Lush - masters of visual communication
Whenever I read the words Point of Sale (POS) it leaves me with a sort of uninspired feeling. Of course, POS is a necessary evil if you want to sell more merchandise from your shop floor.
One thing that slightly bothers me is that many retailers don’t get the most out of their POS material. Depending on what media is being used to communicate the message it often surprises me to find the POS isn’t part of the merchandised display and is placed in some obscure location that has no direct link to the product or service it’s supposed to be promoting, ultimately weakening the whole campaign.
It’s worth remembering customers are usually on the move, catching their line of vision isn’t always as easy as it sounds. We rarely stop to read stuff as we go about our day. The only time I tend to read posters or information is when I’m sitting in the doctors or dentists trying to distract my mind and stop thinking about why I’m there in the first place!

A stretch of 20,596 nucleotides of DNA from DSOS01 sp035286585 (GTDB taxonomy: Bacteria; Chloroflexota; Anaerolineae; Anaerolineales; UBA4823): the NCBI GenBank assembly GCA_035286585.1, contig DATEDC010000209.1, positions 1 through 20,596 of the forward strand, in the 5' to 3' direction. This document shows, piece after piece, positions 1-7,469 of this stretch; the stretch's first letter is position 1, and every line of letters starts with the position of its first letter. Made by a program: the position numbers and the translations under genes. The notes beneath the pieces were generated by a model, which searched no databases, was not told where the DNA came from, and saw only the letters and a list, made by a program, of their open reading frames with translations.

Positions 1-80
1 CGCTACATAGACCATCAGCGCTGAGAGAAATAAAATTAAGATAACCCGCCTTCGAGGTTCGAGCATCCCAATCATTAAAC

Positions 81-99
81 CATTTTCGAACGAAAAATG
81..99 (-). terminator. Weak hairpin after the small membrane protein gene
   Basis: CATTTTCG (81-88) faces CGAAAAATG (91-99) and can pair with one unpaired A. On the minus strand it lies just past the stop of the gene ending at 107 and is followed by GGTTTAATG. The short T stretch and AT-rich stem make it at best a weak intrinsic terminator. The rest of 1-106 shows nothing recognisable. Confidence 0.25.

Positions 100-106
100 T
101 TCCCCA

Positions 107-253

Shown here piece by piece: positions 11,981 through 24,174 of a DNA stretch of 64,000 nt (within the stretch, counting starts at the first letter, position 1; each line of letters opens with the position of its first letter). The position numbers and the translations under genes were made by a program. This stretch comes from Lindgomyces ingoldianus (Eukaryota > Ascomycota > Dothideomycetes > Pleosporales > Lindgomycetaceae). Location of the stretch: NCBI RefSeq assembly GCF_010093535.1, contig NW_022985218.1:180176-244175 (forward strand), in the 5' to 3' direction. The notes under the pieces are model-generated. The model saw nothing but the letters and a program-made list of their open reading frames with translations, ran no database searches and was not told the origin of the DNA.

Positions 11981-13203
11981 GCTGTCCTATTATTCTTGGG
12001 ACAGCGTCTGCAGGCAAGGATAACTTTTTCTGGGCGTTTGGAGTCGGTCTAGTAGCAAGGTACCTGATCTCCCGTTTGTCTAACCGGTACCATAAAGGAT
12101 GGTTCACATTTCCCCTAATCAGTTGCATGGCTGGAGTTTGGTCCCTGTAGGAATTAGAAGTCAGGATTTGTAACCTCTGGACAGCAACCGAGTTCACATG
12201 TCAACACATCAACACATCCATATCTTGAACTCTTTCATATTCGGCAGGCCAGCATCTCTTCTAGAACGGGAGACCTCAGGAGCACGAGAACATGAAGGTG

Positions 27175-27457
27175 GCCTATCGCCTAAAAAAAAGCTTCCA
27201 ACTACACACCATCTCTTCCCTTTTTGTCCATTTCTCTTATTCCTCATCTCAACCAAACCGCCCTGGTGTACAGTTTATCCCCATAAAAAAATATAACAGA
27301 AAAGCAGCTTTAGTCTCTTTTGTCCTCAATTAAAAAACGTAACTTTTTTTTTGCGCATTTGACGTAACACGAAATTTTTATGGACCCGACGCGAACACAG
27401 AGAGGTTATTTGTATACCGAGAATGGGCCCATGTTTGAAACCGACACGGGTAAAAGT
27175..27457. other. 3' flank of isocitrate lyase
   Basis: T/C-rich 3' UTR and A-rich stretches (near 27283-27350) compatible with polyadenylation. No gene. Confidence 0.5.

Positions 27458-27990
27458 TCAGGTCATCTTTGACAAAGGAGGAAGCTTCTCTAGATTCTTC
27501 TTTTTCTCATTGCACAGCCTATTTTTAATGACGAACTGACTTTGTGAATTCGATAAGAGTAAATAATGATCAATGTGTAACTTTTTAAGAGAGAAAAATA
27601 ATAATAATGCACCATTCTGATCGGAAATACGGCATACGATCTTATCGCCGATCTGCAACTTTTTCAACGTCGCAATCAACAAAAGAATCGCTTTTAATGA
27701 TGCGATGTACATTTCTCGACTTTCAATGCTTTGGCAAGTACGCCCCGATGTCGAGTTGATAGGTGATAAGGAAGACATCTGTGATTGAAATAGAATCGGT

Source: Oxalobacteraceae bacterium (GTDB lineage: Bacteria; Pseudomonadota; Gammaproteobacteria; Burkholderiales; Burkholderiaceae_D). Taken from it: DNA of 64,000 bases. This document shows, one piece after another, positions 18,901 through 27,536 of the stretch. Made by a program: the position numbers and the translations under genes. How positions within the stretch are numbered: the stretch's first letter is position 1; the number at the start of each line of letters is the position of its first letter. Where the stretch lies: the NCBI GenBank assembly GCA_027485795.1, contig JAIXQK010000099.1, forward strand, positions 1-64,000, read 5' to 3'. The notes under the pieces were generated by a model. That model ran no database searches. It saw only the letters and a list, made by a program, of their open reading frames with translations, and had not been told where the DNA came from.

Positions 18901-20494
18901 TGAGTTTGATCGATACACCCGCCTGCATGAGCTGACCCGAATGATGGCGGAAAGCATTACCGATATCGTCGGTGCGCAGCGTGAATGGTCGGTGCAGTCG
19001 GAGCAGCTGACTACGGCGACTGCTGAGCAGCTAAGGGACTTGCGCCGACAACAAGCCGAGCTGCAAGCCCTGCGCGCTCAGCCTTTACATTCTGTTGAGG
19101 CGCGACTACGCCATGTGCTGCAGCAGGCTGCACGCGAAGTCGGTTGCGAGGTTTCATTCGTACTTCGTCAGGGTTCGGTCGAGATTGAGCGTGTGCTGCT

The saying goes ‘a picture is worth a thousand words’, or as I’ve recently discovered in paper by Alan F Blackwell, 84.1 words! However, customers find it easier, and respond quicker, to the overall visual image first so it makes sense to include any POS material as part of the merchandising plan. Think of it as another product to be included! This will give you more certainty that what you’re trying to convey to your customers is being read and seen in the way you think it is. Let's face it, there’s plenty of room for misunderstanding!
So POS is a good thing, especially when it’s linked to a retail campaign. Correct positioning of POS material is vital if is to be effective. It’s another detail to ensure that the shopping process is both enjoyable and easy.
Dille & Kamille - The message is in the book title (clever)
About as simple as it gets...
Fishs Eddy reinforcing the message with lots of product
Anio Living - making it obvious
L'Occitane - message and product working together
Magasin-du-Nord - slick department store communication